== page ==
Assessment of mechanically mixed layer developed during high temperature erosion of cermets

Assessment of mechanically mixed layer developed during high temperature erosion of cermets Cermets and hard metals are the materials of interest in applications where wear resistance is important. The examination of worn surfaces of these materials with scanning electron microscope had revealed the presence of mechanically mixed layer (MML). The chromium, titanium and tungsten carbide based cermets were selected for the current study. Materials were subjected to erosion testing under different impact angles and velocities. Silica particles were used as abrasive. Scanning electron microscope was used for microstructural studies. Micrographs of eroded surfaces allowed examining the mechanisms of material removal. The distribution of hardness and indentation modulus of subsurface layers was obtained through the Universal hardness indentation technique. It was found that the depth (or thickness) of the mechanically mixed layer and its structure is different for different cermet grades. The key stages of MML formation were observed and presented. Effect of impact angle and abrasive particles velocity on MML formation is outlined. MML properties are discussed in detail. http://www.deepdyve.com/assets/images/DeepDyve-Logo-lg.png Wear Elsevier

Assessment of mechanically mixed layer developed during high temperature erosion of cermets

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Publisher
Elsevier
Copyright
Copyright © 2007 Elsevier B.V.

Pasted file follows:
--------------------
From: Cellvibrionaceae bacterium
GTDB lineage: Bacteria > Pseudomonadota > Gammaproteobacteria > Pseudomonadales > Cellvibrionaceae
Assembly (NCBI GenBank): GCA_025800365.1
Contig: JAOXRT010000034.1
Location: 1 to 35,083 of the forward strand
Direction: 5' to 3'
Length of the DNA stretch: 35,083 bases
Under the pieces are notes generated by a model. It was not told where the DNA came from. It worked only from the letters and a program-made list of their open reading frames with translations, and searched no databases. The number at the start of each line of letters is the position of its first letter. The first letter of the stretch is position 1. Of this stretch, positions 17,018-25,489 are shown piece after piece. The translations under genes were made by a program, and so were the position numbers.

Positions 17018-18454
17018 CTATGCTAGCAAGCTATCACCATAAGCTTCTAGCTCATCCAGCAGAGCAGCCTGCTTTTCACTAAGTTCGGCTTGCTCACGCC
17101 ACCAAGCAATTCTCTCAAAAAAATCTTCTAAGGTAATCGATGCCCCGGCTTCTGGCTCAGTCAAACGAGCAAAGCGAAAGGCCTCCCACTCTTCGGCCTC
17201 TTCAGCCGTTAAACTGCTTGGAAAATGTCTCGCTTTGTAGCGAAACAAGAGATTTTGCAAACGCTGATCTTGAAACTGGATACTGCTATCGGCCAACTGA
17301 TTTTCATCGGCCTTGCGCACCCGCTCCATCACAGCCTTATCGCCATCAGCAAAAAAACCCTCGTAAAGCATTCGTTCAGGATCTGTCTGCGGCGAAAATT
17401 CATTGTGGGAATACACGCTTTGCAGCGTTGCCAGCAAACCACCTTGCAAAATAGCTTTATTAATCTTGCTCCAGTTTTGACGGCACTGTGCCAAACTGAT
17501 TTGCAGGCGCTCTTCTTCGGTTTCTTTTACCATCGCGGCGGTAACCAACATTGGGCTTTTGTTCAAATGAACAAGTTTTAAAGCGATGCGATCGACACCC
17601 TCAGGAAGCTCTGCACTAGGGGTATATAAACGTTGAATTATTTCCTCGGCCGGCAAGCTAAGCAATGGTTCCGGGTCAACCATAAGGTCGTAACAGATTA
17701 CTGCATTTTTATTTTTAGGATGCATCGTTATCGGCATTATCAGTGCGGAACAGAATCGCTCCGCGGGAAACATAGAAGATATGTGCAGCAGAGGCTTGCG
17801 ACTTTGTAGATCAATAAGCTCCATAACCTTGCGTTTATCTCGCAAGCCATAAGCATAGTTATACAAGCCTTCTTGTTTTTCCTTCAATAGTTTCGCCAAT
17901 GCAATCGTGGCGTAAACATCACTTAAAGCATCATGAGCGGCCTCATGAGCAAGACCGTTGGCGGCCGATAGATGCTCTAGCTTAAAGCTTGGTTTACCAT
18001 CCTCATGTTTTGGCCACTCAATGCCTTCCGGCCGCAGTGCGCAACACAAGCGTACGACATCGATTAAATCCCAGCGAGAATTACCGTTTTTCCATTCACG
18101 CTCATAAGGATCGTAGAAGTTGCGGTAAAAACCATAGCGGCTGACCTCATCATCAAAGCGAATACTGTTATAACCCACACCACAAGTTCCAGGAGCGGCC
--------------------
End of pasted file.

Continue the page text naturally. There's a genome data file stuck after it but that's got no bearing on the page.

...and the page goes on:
ISSN
0043-1648
eISSN
1873-2577
D.O.I.
10.1016/j.wear.2006.12.035
Publisher site
See Article on Publisher Site

Abstract

Cermets and hard metals are the materials of interest in applications where wear resistance is important. The examination of worn surfaces of these materials with scanning electron microscope had revealed the presence of mechanically mixed layer (MML). The chromium, titanium and tungsten carbide based cermets were selected for the current study. Materials were subjected to erosion testing under different impact angles and velocities. Silica particles were used as abrasive. Scanning electron microscope was used for microstructural studies. Micrographs of eroded surfaces allowed examining the mechanisms of material removal. The distribution of hardness and indentation modulus of subsurface layers was obtained through the Universal hardness indentation technique. It was found that the depth (or thickness) of the mechanically mixed layer and its structure is different for different cermet grades. The key stages of MML formation were observed and presented. Effect of impact angle and abrasive particles velocity on MML formation is outlined. MML properties are discussed in detail.

Journal

WearElsevier

Published: Sep 10, 2007

References

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